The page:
Out of 37 countries we track on Twitter, the US ranks 33rd in terms of brand Pages' Question Response Rate.
The other day, I was trying to get in touch with an airline I booked a flight with because I’d misspelled the passenger’s last name on the ticket. My first instinct was to call the airline and explain the issue over the phone to get the name amended. After I waited on hold for 15 minutes, the customer service rep told me that the name couldn’t be fixed – meaning the passenger had no guarantee of being able to board the plane. But this was an expensive ticket — and I wasn’t that excited to tell my boss that I practically flushed a couple thousand dollars down the drain — so I tweeted at the airline. Within an hour, I had a new ticket with the corrected name sitting in my email inbox.
At this point, I’m sure I don’t need to convince you how important customer care is on social media. For consumers, it’s generally a lot more convenient than using the phone. For businesses, it can save time, resources, and keep customers happy. No matter which side you’re on, it’s a fact that people are increasingly using social media for customer support. For this reason, we were really surprised to find that US companies ranked near last globally in responding to customer inquiries on social.
In our Q1 2015 Socially Devoted report, we took a look at countries where we tracked brands that received at least 10,000 questions on each of the two main social networks for customer care: Twitter and Facebook. This left us with 37 countries on Twitter, and 24 countries on Facebook.
The US ranked 33rd out of the 37 countries, with US brands responding to only 18% of customer questions. Compare this to the average global Question Response Rate (QRR) of 30% (See the full chart at the end of this blog post). Of course, some US brands are providing great customer care on Twitter. A couple of examples are T-Mobile, whose @TMobileHelp handle received nearly 11,000 questions and responded to 75% of them, and Nike’s local branches (@NikeSF, @NikeBoston, @NikeSeattle, etc.), which maintained QRRs anywhere between 76% and 84%. But many major companies, like Domino’s Pizza (@Dominos) and Walmart (@Walmart), had low QRRs on Twitter: only 13%, and 18% respectively.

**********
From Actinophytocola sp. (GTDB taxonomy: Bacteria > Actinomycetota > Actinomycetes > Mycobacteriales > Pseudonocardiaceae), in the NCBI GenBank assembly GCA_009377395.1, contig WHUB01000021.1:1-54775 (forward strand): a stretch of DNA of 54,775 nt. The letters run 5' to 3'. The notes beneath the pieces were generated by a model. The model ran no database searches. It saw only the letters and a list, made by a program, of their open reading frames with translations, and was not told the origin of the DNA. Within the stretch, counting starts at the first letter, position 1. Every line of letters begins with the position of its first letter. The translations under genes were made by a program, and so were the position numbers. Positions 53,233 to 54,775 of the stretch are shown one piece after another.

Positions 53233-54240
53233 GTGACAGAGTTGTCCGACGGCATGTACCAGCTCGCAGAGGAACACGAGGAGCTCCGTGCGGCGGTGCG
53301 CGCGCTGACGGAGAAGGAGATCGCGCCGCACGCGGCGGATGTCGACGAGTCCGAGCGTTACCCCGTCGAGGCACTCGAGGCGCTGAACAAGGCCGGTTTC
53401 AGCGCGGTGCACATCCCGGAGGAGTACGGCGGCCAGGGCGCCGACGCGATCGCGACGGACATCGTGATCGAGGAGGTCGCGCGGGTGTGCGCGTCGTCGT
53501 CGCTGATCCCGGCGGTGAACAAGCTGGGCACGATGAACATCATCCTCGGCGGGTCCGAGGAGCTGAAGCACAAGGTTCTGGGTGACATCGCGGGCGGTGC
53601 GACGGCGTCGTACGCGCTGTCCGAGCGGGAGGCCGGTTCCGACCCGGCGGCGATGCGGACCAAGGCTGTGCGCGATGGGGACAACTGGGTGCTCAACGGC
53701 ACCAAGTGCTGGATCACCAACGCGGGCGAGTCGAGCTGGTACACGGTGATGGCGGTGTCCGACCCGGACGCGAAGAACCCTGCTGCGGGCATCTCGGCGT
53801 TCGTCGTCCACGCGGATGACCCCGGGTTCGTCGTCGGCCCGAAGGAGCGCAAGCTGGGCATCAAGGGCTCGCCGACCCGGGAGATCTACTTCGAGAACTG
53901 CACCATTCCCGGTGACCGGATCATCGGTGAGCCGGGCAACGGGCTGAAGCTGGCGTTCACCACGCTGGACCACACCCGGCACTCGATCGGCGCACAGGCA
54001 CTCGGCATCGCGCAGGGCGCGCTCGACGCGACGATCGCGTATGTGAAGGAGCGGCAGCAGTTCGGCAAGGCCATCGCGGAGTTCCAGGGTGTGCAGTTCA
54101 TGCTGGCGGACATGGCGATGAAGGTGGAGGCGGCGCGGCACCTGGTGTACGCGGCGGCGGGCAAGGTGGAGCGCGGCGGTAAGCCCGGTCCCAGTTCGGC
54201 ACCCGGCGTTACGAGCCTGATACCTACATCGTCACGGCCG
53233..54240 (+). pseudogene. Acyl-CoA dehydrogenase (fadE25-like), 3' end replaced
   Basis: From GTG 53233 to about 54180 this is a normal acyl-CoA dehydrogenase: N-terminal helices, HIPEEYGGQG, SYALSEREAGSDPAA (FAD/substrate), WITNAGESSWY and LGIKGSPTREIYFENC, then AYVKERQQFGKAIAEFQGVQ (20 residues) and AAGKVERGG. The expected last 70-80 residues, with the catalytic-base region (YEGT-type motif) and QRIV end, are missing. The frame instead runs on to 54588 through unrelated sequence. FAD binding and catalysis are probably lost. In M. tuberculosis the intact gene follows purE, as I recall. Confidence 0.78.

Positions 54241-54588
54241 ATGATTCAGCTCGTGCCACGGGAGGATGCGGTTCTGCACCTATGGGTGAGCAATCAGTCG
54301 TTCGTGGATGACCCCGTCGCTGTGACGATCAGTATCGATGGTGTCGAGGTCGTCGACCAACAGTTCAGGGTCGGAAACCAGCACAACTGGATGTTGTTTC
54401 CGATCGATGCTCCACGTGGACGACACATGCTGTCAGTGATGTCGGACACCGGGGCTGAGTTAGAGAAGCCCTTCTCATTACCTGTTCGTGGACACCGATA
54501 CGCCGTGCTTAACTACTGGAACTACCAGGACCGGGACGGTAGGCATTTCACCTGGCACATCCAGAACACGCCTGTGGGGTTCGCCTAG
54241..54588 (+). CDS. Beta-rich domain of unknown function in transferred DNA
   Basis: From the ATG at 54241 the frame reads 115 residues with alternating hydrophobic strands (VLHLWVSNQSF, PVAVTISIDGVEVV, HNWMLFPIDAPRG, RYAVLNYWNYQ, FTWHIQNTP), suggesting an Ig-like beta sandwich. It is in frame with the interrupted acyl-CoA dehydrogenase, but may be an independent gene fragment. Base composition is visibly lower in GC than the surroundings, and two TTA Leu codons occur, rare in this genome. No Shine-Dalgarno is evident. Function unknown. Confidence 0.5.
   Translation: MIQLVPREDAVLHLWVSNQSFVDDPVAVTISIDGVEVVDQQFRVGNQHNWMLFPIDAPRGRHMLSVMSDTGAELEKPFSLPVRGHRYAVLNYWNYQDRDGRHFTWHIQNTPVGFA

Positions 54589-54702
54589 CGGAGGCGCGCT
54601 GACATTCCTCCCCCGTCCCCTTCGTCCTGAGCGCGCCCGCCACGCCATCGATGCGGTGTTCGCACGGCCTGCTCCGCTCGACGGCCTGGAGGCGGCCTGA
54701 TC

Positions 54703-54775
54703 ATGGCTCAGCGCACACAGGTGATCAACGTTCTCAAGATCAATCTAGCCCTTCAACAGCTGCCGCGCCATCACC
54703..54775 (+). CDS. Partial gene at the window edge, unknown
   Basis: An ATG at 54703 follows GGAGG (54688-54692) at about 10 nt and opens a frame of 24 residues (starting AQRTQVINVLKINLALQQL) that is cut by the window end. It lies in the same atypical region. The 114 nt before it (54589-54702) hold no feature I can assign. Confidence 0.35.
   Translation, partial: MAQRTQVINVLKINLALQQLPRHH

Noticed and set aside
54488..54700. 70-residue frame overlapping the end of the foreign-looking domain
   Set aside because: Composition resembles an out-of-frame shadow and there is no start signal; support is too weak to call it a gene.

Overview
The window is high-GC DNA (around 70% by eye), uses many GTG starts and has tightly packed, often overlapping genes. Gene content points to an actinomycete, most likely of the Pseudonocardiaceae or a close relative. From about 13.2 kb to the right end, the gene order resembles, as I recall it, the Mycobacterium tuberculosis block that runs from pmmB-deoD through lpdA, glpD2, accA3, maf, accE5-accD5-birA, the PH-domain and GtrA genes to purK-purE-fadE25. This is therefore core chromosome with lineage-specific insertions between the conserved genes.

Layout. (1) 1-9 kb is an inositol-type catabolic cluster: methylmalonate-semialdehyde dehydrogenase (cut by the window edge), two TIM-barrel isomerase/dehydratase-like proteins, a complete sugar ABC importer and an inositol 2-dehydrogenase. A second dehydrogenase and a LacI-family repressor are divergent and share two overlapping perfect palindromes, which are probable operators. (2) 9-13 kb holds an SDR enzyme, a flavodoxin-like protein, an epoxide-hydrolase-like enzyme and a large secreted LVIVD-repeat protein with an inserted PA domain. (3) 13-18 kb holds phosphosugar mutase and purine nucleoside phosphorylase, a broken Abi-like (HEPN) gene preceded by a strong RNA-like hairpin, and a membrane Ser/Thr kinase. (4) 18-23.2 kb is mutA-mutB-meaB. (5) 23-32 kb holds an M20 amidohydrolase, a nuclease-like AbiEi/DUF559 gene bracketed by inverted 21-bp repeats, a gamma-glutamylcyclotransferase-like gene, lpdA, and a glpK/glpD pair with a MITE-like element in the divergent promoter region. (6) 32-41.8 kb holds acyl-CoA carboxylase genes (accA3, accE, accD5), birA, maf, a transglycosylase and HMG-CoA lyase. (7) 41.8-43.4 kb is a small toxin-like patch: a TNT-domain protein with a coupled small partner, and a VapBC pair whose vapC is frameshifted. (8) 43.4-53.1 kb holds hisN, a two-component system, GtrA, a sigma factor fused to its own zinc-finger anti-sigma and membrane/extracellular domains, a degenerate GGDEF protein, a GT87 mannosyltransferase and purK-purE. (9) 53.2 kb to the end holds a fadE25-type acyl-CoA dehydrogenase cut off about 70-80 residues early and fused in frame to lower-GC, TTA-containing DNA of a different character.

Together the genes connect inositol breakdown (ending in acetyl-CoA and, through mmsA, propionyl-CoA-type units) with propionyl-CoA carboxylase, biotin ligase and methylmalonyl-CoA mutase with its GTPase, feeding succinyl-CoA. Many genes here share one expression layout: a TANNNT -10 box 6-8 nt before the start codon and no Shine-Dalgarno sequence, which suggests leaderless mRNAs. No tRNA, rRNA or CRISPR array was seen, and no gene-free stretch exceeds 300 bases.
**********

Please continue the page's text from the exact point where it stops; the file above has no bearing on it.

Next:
The US ranked 23rd out of the 24 countries — beating only India in our rankings. US brands had a response rate of 59%, compared to the average of 74% for all brands globally. US brands on Facebook with poor customer care included Nationwide Insurance, Wendy’s, and Samsung Mobile USA with response rates of 7%, 20%, and 18% respectively. Brands on Facebook with great customer care included many telecom companies — like Sprint with a QRR of 84% , T-Mobile (87%), AT&T (68%), and Verizon Wireless (72%).
While the demand for customer care on social is only growing, it’s important for companies to see this trend as an opportunity — not a burden. KLM, for example, generated €25 million in social media revenue in 2014 as a result of social customer care. When it comes to social customer care today, the true threat comes from ignoring it – which does not go unnoticed on these very public spaces.
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